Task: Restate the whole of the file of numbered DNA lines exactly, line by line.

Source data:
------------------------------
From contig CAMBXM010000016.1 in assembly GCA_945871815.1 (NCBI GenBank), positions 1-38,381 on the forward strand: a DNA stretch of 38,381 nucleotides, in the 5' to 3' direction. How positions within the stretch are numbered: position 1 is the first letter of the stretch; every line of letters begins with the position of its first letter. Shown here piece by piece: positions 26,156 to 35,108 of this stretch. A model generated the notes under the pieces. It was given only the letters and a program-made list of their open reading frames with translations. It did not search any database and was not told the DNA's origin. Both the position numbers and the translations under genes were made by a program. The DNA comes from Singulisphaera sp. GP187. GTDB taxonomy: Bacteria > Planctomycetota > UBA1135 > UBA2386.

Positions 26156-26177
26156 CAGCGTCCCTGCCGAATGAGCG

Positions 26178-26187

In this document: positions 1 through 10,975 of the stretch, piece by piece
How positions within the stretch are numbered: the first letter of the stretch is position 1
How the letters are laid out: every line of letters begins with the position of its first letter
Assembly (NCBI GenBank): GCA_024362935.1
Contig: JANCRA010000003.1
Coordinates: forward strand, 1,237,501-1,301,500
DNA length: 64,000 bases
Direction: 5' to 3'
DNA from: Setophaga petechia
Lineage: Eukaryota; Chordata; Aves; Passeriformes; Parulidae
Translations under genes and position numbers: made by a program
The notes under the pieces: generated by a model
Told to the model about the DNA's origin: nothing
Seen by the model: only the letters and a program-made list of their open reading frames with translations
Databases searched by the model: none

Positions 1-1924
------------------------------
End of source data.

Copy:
From contig CAMBXM010000016.1 in assembly GCA_945871815.1 (NCBI GenBank), positions 1-38,381 on the forward strand: a DNA stretch of 38,381 nucleotides, in the 5' to 3' direction. How positions within the stretch are numbered: position 1 is the first letter of the stretch; every line of letters begins with the position of its first letter. Shown here piece by piece: positions 26,156 to 35,108 of this stretch. A model generated the notes under the pieces. It was given only the letters and a program-made list of their open reading frames with translations. It did not search any database and was not told the DNA's origin. Both the position numbers and the translations under genes were made by a program. The DNA comes from Singulisphaera sp. GP187. GTDB taxonomy: Bacteria > Planctomycetota > UBA1135 > UBA2386.

Positions 26156-26177
26156 CAGCGTCCCTGCCGAATGAGCG

Positions 26178-26187

In this document: positions 1 through 10,975 of the stretch, piece by piece
How positions within the stretch are numbered: the first letter of the stretch is position 1
How the letters are laid out: every line of letters begins with the position of its first letter
Assembly (NCBI GenBank): GCA_024362935.1
Contig: JANCRA010000003.1
Coordinates: forward strand, 1,237,501-1,301,500
DNA length: 64,000 bases
Direction: 5' to 3'
DNA from: Setophaga petechia
Lineage: Eukaryota; Chordata; Aves; Passeriformes; Parulidae
Translations under genes and position numbers: made by a program
The notes under the pieces: generated by a model
Told to the model about the DNA's origin: nothing
Seen by the model: only the letters and a program-made list of their open reading frames with translations
Databases searched by the model: none

Positions 1-1924